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In international test,

Japan sinks to lowest-ever rank

for students' reading skills

From the Japan Times:

In a triennial international survey on academic ability, Japanese students ranked at their lowest level ever for reading skills while remaining in the top band for science and mathematics, the OECD said Tuesday.

The 2018 Program for International Student Assessment tests covered about 600,000 15-year-old students in 79 countries and regions.

Japanese students came 15th in reading — down from eighth in the 2015 tests.

They scored 504 points on average for reading skills, which was higher than the average score of 487 among the 37 OECD members, but down by 12 points from the previous test. Students in the bottom bracket, scoring fewer than 408 points, also accounted for 16.9 percent, up by 4 percentage points.

The education ministry believes students can still improve in their ability to find information from texts, as well as better evaluate the credibility of texts and more clearly explain their thoughts and reasoning to others. It also pointed out that Japanese students are not used to reading long passages on computer screens.

Students in Japan also ranked lower for science — in fifth place, down from second — and mathematics — at sixth, down from fifth.

For science, the average Japanese score fell 9 points to 529, the lowest level ever, while the average score in mathematics fell 5 points to 527.

Among the 37 OECD members, Japan came 11th in reading, first in mathematics and second in science.

The proportion of Japanese students who cited reading as one of their favorite hobbies stood at 45.2 percent, compared with an OECD average of 33.7 percent, according to a questionnaire survey.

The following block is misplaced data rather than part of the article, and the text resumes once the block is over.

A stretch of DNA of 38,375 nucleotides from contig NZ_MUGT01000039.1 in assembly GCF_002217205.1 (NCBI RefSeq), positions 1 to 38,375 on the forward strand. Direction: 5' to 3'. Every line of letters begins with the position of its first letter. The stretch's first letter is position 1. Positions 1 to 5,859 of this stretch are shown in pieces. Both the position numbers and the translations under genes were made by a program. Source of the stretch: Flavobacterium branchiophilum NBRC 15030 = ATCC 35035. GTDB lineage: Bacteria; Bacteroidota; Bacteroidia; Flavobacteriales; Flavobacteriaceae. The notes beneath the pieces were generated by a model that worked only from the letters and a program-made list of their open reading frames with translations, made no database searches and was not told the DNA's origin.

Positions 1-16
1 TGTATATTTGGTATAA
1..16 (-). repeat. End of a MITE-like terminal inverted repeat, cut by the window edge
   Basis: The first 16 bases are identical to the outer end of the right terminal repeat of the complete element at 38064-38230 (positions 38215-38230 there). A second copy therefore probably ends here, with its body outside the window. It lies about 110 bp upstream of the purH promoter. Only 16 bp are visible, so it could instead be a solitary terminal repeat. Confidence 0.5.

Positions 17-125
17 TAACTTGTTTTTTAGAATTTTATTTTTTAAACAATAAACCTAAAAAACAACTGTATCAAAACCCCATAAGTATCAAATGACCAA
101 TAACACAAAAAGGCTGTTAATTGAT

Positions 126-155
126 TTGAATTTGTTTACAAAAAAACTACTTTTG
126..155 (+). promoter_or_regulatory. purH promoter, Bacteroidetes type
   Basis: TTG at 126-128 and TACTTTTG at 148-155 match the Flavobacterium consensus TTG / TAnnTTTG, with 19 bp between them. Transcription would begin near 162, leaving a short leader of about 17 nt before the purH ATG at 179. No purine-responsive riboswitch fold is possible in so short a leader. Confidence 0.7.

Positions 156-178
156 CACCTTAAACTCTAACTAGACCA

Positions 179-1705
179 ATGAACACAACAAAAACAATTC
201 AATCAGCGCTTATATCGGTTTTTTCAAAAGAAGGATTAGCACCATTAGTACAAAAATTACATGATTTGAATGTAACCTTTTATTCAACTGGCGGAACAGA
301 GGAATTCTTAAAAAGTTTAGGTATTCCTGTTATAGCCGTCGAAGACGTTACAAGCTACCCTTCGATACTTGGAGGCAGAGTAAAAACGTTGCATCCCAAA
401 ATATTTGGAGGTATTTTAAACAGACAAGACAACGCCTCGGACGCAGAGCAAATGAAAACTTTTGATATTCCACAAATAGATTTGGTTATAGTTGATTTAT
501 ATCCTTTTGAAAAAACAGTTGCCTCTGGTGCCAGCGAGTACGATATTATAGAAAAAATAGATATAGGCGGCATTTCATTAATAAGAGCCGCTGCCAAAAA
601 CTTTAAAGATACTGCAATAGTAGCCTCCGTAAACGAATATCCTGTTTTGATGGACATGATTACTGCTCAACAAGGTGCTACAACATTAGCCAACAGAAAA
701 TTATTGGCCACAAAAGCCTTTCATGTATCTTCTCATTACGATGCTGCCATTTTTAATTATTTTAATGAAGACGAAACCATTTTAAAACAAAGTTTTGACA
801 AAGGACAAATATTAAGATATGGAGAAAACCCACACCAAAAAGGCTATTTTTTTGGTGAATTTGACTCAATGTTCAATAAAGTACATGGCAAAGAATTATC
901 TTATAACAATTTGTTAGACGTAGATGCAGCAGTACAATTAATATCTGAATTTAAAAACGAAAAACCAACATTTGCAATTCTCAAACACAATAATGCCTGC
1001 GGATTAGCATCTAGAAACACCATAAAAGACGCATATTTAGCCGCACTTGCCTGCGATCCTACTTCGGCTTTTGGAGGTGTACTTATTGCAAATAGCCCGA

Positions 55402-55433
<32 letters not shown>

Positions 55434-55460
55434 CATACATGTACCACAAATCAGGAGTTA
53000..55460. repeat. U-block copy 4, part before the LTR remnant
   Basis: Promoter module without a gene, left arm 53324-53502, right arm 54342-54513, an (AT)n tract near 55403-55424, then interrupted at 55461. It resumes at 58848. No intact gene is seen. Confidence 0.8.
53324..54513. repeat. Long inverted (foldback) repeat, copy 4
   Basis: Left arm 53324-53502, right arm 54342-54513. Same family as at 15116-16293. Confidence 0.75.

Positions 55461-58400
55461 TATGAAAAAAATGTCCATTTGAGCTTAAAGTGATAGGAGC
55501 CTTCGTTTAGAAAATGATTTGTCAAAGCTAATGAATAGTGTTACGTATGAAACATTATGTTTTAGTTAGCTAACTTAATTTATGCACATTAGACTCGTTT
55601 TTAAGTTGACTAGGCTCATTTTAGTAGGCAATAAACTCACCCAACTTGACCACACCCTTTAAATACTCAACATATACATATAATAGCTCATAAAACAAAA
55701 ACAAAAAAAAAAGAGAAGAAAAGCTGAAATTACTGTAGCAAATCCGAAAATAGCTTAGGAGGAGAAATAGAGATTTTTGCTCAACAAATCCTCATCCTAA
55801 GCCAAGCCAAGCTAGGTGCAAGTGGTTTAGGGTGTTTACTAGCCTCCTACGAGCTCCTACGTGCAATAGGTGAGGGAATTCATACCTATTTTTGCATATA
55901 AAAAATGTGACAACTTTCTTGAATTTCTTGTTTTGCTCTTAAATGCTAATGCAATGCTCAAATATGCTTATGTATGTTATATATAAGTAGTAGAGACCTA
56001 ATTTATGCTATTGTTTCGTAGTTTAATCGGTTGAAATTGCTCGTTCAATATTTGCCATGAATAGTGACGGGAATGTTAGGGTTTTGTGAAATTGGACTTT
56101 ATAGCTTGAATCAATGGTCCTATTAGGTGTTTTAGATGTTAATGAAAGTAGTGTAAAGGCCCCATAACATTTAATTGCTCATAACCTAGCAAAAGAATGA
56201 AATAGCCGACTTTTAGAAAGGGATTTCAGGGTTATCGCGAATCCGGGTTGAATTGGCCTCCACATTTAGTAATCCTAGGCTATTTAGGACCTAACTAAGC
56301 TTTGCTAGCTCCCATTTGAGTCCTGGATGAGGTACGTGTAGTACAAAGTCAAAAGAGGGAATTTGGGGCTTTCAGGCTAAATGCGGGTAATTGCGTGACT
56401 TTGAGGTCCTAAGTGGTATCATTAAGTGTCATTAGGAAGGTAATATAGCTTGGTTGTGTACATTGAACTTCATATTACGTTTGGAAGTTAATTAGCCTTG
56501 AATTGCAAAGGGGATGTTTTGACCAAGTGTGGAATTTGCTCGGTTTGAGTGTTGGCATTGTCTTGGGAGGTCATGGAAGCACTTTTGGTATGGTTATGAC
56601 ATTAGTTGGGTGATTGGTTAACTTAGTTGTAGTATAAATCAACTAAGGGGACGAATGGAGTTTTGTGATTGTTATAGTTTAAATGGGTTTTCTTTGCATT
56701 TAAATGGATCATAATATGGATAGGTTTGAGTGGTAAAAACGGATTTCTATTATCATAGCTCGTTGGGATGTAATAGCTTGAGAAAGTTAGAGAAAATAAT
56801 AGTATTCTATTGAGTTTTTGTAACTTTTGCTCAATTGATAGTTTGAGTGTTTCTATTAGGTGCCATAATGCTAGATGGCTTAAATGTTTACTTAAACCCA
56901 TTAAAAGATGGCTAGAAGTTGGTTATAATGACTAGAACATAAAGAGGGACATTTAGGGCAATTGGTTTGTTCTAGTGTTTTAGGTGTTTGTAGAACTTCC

Students who gave positive responses about reading in the questionnaire tended to score higher in that section of the test.

Andreas Schleicher, OECD director for education and skills, said that Japanese students scored lower in free description-style questions than in selection-type questions.

Cultivating personal thoughts given the plethora of information available in the digital age, and being able to tell the difference between facts and opinions, are important for students, Schleicher said.

Reading ability among Japanese students fell to 14th from eighth in the 2003 PISA tests. The plunge, referred to as the PISA shock, prompted the government to review its yutori (relaxed education policy).

Reading ability temporarily recovered, but it fell to eighth in the 2015 tests from fourth in the 2012 tests.

The ministry will move forward with vocabulary education programs included in new curriculum guidelines, and will aim to nurture student’s ability to understand information and express their thoughts.

Beijing, Shanghai, Jiangsu province and Zhejiang province, which jointly participated in the tests as one region, finished first in the three fields. Singapore, which came first in the 2015 tests, ranked second in the three categories.